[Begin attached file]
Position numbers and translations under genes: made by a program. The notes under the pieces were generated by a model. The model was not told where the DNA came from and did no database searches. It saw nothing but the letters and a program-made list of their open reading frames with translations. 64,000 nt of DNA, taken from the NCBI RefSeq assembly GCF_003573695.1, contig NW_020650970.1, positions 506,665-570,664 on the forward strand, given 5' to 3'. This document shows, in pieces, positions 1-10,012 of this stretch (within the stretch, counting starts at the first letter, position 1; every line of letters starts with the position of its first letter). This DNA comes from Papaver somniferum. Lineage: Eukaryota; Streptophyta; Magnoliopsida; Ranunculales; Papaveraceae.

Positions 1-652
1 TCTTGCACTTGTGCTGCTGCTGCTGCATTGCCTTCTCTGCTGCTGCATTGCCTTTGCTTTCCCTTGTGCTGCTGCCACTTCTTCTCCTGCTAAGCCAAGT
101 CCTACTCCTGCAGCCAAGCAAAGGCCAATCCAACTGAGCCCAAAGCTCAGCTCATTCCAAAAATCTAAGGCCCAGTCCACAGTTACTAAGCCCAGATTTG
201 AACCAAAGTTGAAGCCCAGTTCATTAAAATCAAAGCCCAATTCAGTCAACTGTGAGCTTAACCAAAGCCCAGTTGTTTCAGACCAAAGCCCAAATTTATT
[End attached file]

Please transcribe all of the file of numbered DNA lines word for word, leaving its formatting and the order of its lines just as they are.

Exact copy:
Position numbers and translations under genes: made by a program. The notes under the pieces were generated by a model. The model was not told where the DNA came from and did no database searches. It saw nothing but the letters and a program-made list of their open reading frames with translations. 64,000 nt of DNA, taken from the NCBI RefSeq assembly GCF_003573695.1, contig NW_020650970.1, positions 506,665-570,664 on the forward strand, given 5' to 3'. This document shows, in pieces, positions 1-10,012 of this stretch (within the stretch, counting starts at the first letter, position 1; every line of letters starts with the position of its first letter). This DNA comes from Papaver somniferum. Lineage: Eukaryota; Streptophyta; Magnoliopsida; Ranunculales; Papaveraceae.

Positions 1-652
1 TCTTGCACTTGTGCTGCTGCTGCTGCATTGCCTTCTCTGCTGCTGCATTGCCTTTGCTTTCCCTTGTGCTGCTGCCACTTCTTCTCCTGCTAAGCCAAGT
101 CCTACTCCTGCAGCCAAGCAAAGGCCAATCCAACTGAGCCCAAAGCTCAGCTCATTCCAAAAATCTAAGGCCCAGTCCACAGTTACTAAGCCCAGATTTG
201 AACCAAAGTTGAAGCCCAGTTCATTAAAATCAAAGCCCAATTCAGTCAACTGTGAGCTTAACCAAAGCCCAGTTGTTTCAGACCAAAGCCCAAATTTATT